Life in a day

Miss Pettigrew lives for a day by Winifred Watson is very much of its time, but is nonetheless an absolute gem of a book. One of those chicken-soup for the soul novels that leaves you with a pleasant warm glow after finishing it.

It is in essence a Cinderella story brought up to date in the 1930s, and all the more charming for that. Miss Pettigrew is a 40 year old spinster, a depressed governess, down on her luck, hating her job, and within touching distance of complete poverty and the workhouse (or its near equivalent. I think workhouses had officially been abolished by 1936 when the novel was published).

About to be thrown out of her lodgings, Miss Pettigrew turns up at an address given her by the employment agency, hoping for a post, and to her surprise meets the charming nightclub singer, Miss LaFosse, who's having man trouble. Miss Pettigrew turns out to be surprisingly good at sorting out difficult men, and ends up being taken under Miss LaFosse's wing. She has a fun-filled day meeting the bright young things of London's Bohemian society, acting as Cupid in love affairs, and being kissed for the first time. It's gloriously daft and detached from reality; and yet, you really hope that there are delightful people out there like Miss LaFosse and her loyal Michael, Joe, the millionaire corset manufacturer, and, of course, Miss Pettigrew herself, who embraces life with such fervor. 

It's an absolute joy to read. Gloriously funny, poignant and touching, but never sentimental. A complete delight. Filled with wonderfully comic moments, it's a great read.

There's also a fascinating preface in the edition I read - Persephone Classics - which gives some background on the writer. Winifred Watson wrote a series of fairly popular books in the style of Mary Webb, of the kind that had been mocked by Stella Gibbons in Cold Comfort Farm. The novels did well, so the publisher, Methuen, were dismayed when they were presented with the author's latest offering - a comical tale of high life in London society, placed rigidly within a chronological framework of a day (Miss Pettigrew). The publishers asked for another novel in a similar style to the earlier hits. Winifred obliged but also persuaded them to publish Miss Pettigrew. It was an immediate hit, being re-published in America almost immediately, was translated into French, and was about to be translated into German when the Second World War broke out. One does wonder what on earth the Nazis would have made of such a joyous romp!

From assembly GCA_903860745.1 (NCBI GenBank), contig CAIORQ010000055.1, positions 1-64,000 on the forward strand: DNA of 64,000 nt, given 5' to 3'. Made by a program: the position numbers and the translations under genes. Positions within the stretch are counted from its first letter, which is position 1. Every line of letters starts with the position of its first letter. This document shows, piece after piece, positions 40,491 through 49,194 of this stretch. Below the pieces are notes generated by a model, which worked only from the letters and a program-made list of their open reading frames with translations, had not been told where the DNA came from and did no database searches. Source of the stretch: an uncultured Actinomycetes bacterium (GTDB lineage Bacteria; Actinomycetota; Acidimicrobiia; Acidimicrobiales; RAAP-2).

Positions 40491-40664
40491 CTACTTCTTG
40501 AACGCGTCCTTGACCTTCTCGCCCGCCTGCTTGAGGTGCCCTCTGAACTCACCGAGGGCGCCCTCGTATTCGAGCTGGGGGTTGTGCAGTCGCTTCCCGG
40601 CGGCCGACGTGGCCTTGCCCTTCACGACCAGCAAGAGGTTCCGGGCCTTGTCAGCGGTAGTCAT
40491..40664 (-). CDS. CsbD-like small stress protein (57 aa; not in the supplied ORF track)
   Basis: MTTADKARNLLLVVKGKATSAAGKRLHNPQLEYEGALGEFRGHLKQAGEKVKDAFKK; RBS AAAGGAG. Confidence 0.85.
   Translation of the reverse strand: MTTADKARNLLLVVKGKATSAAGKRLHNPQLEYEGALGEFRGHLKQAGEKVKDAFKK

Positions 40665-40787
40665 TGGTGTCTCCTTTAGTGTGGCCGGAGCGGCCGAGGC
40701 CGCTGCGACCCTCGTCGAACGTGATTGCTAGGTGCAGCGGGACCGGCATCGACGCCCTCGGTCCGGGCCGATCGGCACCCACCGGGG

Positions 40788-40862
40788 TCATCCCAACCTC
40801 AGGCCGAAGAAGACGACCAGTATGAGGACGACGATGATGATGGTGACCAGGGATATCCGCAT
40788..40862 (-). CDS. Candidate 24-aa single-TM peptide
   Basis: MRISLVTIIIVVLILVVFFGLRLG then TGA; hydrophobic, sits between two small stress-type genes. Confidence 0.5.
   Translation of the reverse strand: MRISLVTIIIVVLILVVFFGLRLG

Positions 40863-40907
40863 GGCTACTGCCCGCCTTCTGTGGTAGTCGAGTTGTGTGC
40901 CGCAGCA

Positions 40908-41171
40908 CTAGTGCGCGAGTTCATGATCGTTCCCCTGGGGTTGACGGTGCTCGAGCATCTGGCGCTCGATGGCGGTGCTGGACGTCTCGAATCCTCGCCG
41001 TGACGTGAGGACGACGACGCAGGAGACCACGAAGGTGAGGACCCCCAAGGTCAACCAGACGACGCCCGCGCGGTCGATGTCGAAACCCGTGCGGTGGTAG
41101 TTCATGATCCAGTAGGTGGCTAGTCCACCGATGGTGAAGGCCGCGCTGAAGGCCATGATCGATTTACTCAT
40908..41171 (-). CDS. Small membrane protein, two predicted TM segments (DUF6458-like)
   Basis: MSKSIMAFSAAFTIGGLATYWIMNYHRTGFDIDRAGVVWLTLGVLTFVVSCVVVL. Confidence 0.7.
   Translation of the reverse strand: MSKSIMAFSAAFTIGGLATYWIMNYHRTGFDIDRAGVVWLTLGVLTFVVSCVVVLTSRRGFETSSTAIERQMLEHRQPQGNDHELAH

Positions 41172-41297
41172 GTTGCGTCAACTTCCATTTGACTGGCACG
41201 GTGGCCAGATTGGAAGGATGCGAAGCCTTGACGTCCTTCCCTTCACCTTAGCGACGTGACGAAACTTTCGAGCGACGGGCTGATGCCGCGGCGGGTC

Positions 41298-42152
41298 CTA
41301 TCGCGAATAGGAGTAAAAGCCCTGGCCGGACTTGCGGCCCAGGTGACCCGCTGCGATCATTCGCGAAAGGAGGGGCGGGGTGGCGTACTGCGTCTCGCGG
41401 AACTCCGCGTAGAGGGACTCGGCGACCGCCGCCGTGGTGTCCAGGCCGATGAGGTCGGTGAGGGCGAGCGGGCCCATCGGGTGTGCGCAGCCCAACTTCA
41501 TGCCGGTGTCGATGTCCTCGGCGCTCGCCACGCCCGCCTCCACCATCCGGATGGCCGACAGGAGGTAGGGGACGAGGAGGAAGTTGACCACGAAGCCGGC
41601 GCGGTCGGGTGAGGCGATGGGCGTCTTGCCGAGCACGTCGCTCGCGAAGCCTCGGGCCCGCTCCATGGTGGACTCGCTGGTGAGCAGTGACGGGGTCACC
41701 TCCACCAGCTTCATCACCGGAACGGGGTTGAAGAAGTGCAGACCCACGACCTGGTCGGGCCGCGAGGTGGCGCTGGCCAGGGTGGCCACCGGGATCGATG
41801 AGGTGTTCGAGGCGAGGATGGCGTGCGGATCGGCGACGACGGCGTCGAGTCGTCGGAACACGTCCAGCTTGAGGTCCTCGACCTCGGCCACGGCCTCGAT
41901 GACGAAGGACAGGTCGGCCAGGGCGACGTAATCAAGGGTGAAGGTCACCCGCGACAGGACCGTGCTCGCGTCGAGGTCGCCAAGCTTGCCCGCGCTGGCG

Another comic novel followed, and then tragedy struck. The house where Winifred was living with her young son and her mother was bombed out; and the family was forced to re-locate to her mother-in-law's home. Sharing a small space with a young son (who had narrowly escaped death) and two older women meant that Winifred had little time, and more importantly space, for herself, and so her writing materials were put aside, and she never wrote again.

This doesn't seem to have been a particularly difficult decision for her, and she lived happily until her 90s. Although she never wrote again, she was delighted when Persephone reprinted Miss Pettigrew lives for a day in 2000, it had long been her favourite literary child. This isn't surprising because it's a complete joy of a book. Brilliantly well written - it's now been taught on literature courses across the country, and has made it onto the 1001 books to read before you die list; but it remains a chicken-soup for the soul book. Life affirming, and joyously funny. Read it, and have your heart warmed.


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